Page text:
Pocket hole joinery is for hack woodworkers

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Pocket hole joinery is for hack woodworkers

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  1. People who say pocket holes are garbage are the definition of, “tell me you don’t know anything about woodworking without telling me you don’t know anything about woodworking.”

    1. It the whole gate keeping mentality that people have cracks me up. I have had people tell me pocket hole are for lazy and cheap. These are the same people that get out their $1200 festool dominos for all there joints. And you can find pocket holes in a lot of high end framework for cabinets.

  2. My dad built oak kitchen cabinet face frames and carcasses using pocket screws and glue about 34 years ago. Still looked great when the house was sold a couple of years ago. Absolutely no joint separation in all that time. No reason to think they wouldn’t last another 30+ years or more.

    I think it all comes down to the right application. Pocket screw joints have very high tension and shear strength, but are weak in torsion. So if you use the joint correctly it is a solid and efficient choice. The thing I don’t like is they’re ugly. But if you can hide them (like the bottom of Steve’s mat), who cares?

  3. Never thought to use pocket screws to hold miters together! Thanks for the tip Steve!

  4. I bought that Kreg jig specifically for these applications. I love it like I love my pets.

  5. Yeah… the old pocket hole joinery is not strong enough for X discussion…
    In my humble opinion there is nothing wrong with pocket holes in general BUT from a design standpoint I’d always make sure to never have any load-bearing screws in a project. The doormat is a perfect example for a pocket hole joinery that keeps the shape together but is not subject to any forces whatsoever so provided your screws don’t rust through this will do its job for a long time.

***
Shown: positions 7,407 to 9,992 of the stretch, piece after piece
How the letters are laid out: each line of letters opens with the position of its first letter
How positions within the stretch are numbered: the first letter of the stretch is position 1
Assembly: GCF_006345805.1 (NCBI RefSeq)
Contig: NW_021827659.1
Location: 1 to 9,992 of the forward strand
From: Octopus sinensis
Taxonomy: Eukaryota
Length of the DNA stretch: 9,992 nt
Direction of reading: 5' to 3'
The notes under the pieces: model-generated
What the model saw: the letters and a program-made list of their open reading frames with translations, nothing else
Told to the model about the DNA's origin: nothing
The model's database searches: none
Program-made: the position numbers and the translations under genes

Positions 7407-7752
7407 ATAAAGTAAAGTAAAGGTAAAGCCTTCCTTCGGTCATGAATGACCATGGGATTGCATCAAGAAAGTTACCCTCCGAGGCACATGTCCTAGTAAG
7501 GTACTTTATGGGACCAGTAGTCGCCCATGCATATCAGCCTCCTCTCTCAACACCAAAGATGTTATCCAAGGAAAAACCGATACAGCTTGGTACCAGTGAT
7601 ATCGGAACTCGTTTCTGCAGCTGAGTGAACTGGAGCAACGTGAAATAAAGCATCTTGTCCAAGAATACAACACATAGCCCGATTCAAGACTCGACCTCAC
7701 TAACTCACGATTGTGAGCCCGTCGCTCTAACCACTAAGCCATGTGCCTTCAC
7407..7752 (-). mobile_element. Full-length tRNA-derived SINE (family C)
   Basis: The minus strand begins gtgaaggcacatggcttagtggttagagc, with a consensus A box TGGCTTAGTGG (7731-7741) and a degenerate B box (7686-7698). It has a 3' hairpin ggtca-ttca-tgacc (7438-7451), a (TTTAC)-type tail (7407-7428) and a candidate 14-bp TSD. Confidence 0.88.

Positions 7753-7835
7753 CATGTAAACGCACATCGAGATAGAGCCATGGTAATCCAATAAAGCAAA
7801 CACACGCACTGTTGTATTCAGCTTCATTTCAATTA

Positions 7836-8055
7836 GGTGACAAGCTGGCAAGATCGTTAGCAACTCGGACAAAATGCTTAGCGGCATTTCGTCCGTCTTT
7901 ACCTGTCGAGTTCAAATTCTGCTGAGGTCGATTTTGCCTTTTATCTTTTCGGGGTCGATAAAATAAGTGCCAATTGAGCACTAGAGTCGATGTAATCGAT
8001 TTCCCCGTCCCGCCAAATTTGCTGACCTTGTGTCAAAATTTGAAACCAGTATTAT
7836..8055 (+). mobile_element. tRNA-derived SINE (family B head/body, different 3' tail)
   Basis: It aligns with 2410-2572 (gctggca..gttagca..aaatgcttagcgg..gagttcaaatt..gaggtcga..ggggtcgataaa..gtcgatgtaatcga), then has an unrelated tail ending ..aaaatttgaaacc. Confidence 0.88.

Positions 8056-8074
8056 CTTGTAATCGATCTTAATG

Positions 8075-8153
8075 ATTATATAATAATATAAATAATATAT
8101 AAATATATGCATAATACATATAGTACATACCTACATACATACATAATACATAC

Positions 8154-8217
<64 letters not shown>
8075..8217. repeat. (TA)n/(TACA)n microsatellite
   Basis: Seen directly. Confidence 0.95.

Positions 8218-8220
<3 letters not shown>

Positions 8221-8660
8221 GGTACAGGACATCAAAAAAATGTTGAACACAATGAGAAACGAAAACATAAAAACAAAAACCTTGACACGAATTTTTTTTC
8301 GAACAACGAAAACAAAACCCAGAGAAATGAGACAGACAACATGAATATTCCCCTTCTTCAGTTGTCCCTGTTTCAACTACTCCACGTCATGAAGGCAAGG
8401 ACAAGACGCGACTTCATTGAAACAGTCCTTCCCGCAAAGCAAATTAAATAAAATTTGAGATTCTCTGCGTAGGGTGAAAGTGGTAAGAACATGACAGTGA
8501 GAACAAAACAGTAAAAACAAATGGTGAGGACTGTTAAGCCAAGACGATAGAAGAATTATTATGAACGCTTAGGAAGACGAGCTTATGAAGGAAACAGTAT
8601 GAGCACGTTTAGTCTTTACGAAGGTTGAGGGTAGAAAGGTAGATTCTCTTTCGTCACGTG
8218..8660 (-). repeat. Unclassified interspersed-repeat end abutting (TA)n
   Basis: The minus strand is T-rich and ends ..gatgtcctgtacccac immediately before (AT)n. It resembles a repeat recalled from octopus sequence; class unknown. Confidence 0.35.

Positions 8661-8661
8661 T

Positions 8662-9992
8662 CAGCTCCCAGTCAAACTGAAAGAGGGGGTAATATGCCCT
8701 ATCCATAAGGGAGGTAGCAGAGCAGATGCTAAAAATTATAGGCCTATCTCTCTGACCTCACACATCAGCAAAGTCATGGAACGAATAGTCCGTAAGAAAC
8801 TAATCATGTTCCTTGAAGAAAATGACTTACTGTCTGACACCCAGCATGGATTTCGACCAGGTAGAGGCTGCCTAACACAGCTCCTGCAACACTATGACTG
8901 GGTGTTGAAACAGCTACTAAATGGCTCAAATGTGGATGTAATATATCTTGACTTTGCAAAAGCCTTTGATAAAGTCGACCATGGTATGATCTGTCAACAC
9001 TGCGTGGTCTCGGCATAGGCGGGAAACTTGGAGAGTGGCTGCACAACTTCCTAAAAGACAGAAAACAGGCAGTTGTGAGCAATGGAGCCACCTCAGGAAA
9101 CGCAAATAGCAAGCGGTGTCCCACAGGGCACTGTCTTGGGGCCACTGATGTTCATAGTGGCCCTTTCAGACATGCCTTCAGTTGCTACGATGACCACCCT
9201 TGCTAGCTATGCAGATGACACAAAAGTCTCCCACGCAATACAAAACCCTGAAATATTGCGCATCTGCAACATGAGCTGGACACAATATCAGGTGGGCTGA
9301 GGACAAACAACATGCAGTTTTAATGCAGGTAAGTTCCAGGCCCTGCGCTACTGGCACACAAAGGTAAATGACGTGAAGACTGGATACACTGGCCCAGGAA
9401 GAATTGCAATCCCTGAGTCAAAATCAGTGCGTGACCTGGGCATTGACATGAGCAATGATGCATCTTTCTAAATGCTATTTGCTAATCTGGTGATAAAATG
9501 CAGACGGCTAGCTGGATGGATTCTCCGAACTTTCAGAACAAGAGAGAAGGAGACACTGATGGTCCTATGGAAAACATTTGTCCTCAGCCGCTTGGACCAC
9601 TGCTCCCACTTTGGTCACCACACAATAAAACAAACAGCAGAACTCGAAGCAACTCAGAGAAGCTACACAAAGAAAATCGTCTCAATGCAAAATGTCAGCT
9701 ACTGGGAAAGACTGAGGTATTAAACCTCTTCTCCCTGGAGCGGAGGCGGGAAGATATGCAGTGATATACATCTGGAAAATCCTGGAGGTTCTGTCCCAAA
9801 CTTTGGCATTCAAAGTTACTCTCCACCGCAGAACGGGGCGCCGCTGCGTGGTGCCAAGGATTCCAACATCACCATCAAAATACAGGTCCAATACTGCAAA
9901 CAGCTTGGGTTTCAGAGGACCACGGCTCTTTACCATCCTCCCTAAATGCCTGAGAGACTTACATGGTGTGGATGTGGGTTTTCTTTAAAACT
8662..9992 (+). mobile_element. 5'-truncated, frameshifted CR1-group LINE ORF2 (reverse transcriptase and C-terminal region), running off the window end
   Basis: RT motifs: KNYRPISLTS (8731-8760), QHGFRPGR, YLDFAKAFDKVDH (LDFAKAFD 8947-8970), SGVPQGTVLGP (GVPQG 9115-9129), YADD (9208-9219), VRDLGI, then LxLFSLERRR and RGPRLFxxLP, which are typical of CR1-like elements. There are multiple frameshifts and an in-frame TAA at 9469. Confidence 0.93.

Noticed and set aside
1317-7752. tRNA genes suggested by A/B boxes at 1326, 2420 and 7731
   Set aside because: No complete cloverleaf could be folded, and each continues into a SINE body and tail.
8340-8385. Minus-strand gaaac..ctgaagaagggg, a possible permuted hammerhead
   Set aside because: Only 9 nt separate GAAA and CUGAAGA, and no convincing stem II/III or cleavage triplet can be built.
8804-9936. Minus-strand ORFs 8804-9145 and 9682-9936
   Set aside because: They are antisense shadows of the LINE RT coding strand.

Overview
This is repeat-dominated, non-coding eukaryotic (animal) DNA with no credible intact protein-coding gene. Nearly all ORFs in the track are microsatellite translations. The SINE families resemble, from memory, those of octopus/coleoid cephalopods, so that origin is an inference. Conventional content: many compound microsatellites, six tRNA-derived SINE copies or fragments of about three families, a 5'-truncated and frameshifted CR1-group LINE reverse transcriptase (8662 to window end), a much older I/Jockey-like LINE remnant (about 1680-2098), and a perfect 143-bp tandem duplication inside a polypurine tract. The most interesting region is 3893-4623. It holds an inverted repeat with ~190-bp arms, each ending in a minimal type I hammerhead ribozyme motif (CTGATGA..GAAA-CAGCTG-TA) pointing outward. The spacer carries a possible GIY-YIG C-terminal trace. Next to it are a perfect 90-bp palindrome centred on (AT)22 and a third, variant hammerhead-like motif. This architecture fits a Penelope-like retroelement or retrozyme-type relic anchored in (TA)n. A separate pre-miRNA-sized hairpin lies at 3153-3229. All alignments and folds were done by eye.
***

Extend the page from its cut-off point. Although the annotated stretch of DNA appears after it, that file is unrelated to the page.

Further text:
1. Always make sure the joint type you are using is appropriate for the load it will handle. With that stated. I have seen a lot of higher end furniture that had an inner frame that used pocket hole joinery that was load bearing and is decades old.

      So pocket hole joinery, if used properly, can last a long time and be very strong.

  6. A Pocket Hole Jig and YouTube made my first real project a major success. I found a Daybed plan that fit a crib mattress for my 75 lb dog. It easily supports 2 of my grandkids and my dog. It’s still sturdy after 6 years of use. My 2nd project (also using pocket holes) was a king size farmhouse style panel bed. It’s also 6 years old and still standing strong. I’m fine learning other joinery techniques but there’s no shame in using this method.

  7. Can you do an updated basic skills video on pocket screws and include trouble shooting.

    I have issues with screws spinning around and no longer gripping, and not sure what I am doing wrong.

    Also issues with MDF 🤷

    When it works out is brilliant though. 👍🏻

    1. If you tighten it to much it will break. And you should be using proper kreg screws, and for softwoods use screws with bigger threading.

  8. Shaker furniture from over a century ago used pocket hole joinery. I’m not sure why people think it’s some modern corner-cut just because Kreg makes a popular jig.

    1. I have used a lot of pocket hole joinery on my projects. Pretty much anywhere where people won’t see them I use it. They are simple and easy to make, and if oriented correctly and a little glue they will not fail you.

  9. Pocket hole joinery is for those with pocket hole jigs. I recently dismantled a wardrobe from the 1920s that was built with them (using slotted screws). Those joints were still solid although a lot of the other joints were broken.

  10. Pocket hole joinery is the great gateway drug to woodworking. It turns newbies into woodworkers, breathing new life into the craft.

  11. Why the headline? Appears you like pocket holes as do I but using pocket holes is for hacks is very misleading. Unfortunately some people only see the headline.

  12. how has that been able to stand up to 12 years of SFO weather and people walking over it? i’d have thought the face boards would’ve started to sag a bit by now, they don’t appear to be that thick-n-sturdy

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